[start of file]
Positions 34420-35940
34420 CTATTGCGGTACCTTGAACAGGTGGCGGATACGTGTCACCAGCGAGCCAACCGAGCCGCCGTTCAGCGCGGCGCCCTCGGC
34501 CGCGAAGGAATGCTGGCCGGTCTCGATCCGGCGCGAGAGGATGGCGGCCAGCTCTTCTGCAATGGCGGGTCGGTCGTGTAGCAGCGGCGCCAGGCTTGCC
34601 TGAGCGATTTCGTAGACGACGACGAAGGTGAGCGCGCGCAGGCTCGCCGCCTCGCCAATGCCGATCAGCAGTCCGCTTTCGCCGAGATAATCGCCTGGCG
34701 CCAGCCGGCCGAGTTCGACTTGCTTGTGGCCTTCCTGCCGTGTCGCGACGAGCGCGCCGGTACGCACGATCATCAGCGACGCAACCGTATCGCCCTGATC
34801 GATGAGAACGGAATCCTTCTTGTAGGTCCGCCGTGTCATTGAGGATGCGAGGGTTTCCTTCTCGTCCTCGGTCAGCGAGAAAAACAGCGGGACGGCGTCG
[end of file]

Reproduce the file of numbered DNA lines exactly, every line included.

Positions 34420-35940
34420 CTATTGCGGTACCTTGAACAGGTGGCGGATACGTGTCACCAGCGAGCCAACCGAGCCGCCGTTCAGCGCGGCGCCCTCGGC
34501 CGCGAAGGAATGCTGGCCGGTCTCGATCCGGCGCGAGAGGATGGCGGCCAGCTCTTCTGCAATGGCGGGTCGGTCGTGTAGCAGCGGCGCCAGGCTTGCC
34601 TGAGCGATTTCGTAGACGACGACGAAGGTGAGCGCGCGCAGGCTCGCCGCCTCGCCAATGCCGATCAGCAGTCCGCTTTCGCCGAGATAATCGCCTGGCG
34701 CCAGCCGGCCGAGTTCGACTTGCTTGTGGCCTTCCTGCCGTGTCGCGACGAGCGCGCCGGTACGCACGATCATCAGCGACGCAACCGTATCGCCCTGATC
34801 GATGAGAACGGAATCCTTCTTGTAGGTCCGCCGTGTCATTGAGGATGCGAGGGTTTCCTTCTCGTCCTCGGTCAGCGAGAAAAACAGCGGGACGGCGTCG